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Archive for April 21st, 2014

As promised, here’s Stephanie Eaton’s valedictory piece–a look back on her past eight years in Tower Hamlets as she prepares to stand down on May 22.

(For what it’s worth, my view is that apart from one or two slightly rose-tinted opinions on the current regime–at its outset, at least–she’s been the most reasoned councillor in that time. Like Peter Golds, she has also been the target of attacks from senior council officers and ruling Labour councillors after she dared to take them on. The below front page story we did for the East London Advertiser was particularly memorable; it came only a few months after she was elected. It was highly embarrassing for Labour at that time, so much so that the council’s communications department posted thousands of letters to nearby residents to say she and the ELA were scaremongering. We weren’t. Eight years on, that site at the Oval in Bethnal Green remains derelict. But that brush with the East End Life department certainly opened her eyes to the misinformation it can spread.)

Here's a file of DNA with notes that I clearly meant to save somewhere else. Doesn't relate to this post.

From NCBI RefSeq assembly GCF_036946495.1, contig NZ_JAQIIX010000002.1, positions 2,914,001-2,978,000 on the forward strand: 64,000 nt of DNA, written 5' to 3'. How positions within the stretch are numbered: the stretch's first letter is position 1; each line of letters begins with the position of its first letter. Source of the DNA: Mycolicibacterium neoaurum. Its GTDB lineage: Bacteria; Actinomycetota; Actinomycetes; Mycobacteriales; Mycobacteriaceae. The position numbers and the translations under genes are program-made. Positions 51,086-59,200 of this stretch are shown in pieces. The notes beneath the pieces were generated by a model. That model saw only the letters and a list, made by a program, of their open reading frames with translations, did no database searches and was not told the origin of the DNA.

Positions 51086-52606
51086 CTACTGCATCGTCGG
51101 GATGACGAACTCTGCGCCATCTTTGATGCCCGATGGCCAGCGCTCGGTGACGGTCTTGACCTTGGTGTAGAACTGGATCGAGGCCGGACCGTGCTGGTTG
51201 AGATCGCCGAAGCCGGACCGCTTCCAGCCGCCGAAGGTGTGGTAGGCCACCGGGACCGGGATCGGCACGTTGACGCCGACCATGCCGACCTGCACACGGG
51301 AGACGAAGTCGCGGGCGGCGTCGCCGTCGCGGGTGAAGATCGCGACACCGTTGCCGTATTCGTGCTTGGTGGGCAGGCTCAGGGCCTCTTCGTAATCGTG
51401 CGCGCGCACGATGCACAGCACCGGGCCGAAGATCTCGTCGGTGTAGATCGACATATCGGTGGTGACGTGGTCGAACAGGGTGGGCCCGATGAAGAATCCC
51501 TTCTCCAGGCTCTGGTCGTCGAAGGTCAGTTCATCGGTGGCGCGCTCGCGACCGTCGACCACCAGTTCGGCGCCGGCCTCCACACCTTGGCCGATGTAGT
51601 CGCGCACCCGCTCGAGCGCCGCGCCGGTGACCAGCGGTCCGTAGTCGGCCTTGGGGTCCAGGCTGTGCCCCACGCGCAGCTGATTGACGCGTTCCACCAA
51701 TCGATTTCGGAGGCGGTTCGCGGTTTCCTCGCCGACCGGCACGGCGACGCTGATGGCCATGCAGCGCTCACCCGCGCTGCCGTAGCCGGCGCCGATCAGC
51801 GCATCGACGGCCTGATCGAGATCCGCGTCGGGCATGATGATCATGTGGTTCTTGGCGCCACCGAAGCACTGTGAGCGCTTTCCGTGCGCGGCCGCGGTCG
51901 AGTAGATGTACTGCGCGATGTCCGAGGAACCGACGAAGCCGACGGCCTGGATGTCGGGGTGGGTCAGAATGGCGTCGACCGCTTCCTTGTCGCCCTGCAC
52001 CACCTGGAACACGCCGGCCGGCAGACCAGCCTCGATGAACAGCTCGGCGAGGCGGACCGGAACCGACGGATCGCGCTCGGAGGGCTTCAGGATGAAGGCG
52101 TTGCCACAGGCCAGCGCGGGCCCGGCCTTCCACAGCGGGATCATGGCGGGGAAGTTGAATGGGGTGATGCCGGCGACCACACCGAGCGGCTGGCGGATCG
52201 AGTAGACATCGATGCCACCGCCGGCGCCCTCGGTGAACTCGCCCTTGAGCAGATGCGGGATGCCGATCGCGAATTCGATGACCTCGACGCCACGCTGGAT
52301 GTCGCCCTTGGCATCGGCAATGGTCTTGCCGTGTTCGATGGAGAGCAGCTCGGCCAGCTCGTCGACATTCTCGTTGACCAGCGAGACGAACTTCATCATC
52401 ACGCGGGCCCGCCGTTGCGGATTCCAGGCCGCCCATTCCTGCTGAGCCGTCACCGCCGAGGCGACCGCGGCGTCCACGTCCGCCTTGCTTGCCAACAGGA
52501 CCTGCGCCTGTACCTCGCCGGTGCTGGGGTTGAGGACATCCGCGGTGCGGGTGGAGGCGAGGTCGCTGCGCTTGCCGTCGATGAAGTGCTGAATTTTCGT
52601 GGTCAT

Here’s her final fond farewell (she declined to offer any views on the calamitous Lutfur Rahman/Labour fallout, but she does share a quite pointed opinion on the system of directly elected mayors; perhaps there’s a hidden meaning, who knows…)

I was elected to Tower Hamlets Council on 4 May 2006. On July 7 that year, I attended a memorial service for the victims of the London bombings the previous year. The then Assistant Chief Executive, Sara Williams was there too and I asked her what she had been doing at the same time last year.

Her answer opened my eyes to the importance of the organisation I had just joined.